Am I terrified this thing will come back? Absolutely.  But nothing will change if I worry and worry about it all day.  Just like Bob Marley said in Three Little Birds, "Don't worry, bout a thing, cause every lil thing, gonna be alright".  I believe in a strong positive attitude.  Sending good vibes out into the universe.  Telling myself everything will be okay and whatever will be, will be and once it's on my plate i'll deal with it then. 

 I thank my amazing wife and mom because they're the one's who truly have taught me to think this way and how to live my life this way.  How to stay positive, even when so many times it feels so difficult for me to do so. 

 I will continue to fight this disease.  I tell myself, I WILL BE not I hope to be there for my wife and kids and my family.  Maybe my clock was just turned back to 2008 like Dr. Boockvar says.  I used to feel so upset and discouraged when I couldn't find more clinical trials for low grade gliomas, but I was thinking about it today.  Maybe that's a good thing, maybe this temodar pill they're talking about will work.  Maybe it's worked for other people out there like me who have my type of tumor and there cancer went away forever.  Maybe i'll be one of the lucky ones, where this thing comes back in another 5 or 10 or 20yrs or never.  I mean I was lucky in the sense it didn't come back for 5 years after radiation.  Time will tell but as long as I continue to believe in my heart that everything will be okay, everything will be fine because I know it will.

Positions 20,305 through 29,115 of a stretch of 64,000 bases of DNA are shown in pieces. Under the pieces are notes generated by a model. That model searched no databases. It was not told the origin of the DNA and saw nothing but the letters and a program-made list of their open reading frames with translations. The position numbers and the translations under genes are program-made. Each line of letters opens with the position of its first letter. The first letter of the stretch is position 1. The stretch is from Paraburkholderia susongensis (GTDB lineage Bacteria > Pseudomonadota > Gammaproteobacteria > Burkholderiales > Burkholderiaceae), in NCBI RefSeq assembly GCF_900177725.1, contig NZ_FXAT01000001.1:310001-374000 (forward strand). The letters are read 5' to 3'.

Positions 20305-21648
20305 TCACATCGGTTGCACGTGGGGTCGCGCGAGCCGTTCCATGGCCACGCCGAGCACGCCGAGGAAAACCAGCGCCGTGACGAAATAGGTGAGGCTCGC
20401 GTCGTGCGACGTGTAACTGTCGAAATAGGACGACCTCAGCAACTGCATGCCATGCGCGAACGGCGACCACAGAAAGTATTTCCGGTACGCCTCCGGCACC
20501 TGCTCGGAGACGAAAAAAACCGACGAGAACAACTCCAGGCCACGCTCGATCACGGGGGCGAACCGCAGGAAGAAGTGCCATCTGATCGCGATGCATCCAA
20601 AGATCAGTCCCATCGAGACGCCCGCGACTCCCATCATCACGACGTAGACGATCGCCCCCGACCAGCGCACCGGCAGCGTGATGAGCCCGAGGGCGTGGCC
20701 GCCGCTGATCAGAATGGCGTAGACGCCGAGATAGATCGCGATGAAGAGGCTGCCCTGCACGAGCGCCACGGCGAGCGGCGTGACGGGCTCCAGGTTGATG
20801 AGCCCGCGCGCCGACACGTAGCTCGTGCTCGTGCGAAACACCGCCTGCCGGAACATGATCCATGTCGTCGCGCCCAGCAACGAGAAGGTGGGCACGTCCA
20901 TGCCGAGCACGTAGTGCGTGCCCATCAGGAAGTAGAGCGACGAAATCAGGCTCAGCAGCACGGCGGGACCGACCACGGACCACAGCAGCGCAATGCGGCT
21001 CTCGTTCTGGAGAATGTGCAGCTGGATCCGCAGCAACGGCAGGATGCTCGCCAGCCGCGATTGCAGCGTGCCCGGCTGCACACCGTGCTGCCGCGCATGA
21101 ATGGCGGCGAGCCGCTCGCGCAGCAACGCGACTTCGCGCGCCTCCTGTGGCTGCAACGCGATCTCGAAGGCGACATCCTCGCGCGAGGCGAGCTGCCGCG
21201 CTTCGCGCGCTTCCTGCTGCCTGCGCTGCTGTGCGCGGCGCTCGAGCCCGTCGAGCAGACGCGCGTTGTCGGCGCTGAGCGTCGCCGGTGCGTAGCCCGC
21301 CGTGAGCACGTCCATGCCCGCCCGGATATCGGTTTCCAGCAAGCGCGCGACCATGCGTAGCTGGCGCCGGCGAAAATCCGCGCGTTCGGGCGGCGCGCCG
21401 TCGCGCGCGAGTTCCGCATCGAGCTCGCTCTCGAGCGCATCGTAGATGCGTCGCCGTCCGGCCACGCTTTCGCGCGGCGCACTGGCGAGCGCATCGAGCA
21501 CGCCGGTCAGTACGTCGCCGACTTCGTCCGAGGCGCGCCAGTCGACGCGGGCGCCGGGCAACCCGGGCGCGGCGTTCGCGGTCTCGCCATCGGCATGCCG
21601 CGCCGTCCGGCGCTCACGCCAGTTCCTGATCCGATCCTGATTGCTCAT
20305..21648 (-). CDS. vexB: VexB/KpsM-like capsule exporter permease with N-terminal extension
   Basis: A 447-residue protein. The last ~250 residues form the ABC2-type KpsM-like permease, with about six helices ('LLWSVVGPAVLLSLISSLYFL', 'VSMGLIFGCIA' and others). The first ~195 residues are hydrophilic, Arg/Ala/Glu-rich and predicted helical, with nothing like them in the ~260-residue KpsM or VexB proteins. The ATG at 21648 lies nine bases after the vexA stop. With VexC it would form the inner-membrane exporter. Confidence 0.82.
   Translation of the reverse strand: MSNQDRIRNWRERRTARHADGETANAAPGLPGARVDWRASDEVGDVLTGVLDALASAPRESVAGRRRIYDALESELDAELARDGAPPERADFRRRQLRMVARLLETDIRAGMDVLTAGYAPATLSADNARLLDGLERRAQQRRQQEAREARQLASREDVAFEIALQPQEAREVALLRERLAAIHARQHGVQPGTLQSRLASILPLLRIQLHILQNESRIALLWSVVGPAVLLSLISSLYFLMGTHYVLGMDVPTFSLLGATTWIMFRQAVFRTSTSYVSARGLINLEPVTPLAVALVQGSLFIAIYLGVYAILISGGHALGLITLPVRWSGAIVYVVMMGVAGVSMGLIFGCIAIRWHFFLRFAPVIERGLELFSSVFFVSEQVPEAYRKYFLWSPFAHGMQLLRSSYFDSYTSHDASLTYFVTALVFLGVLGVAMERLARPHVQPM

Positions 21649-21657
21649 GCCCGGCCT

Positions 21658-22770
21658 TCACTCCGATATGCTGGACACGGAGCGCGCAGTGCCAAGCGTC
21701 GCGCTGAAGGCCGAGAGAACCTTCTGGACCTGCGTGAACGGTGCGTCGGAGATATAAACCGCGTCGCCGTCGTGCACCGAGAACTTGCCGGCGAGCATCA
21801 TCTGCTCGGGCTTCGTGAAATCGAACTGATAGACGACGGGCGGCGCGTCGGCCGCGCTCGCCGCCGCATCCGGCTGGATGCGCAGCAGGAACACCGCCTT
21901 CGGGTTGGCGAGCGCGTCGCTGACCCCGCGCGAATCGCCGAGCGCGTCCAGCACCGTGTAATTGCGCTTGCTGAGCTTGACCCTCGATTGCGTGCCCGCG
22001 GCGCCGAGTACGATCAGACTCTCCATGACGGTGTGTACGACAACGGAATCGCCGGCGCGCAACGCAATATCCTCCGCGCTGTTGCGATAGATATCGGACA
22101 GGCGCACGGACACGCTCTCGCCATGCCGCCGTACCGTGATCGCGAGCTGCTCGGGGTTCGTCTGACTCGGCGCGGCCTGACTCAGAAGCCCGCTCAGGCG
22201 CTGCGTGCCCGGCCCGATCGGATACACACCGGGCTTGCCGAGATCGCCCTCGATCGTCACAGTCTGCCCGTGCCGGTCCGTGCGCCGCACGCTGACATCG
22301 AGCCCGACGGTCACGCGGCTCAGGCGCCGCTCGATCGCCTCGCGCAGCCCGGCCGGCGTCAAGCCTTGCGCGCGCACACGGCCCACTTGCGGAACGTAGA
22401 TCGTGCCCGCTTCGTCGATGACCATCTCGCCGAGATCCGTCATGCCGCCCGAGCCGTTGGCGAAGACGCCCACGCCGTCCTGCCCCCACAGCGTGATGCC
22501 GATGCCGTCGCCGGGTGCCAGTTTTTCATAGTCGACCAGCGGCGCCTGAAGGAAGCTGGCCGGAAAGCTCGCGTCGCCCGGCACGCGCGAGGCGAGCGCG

I hope my story gives people hope and light in a world that often feels so unfair and dark.  Thank you to my family, my amazing mom and dad for always being there for me.  My beautiful wife who gives me the strength everyday to battle this disease head on.  I envy her positivity and I truly believe she has taught me how to be positive in any situation in life.  Love you baby. My amazing kids, my sisters, aunts, uncles, granparents cousins, friends, co-workers, immediate family, extended family, I love you all so much. God bless you guys.  The amazing Dr. Boockvar and his whole team of doctors and nurses and staff at Lenox Hill hospital.

 And to all the people out there battling brain tumors around the world....you're not alone, good luck hang in there, trust your doctors, tell yourself it will be ok and it really will.  My wife told me a few years back that my name has a meaning.  It means "beyond the horizon."  Always keep your head up in times when it's very easy to quit and continue to always live your life to the fullest and beyond the horizon like I do.

Thanks for reading my story.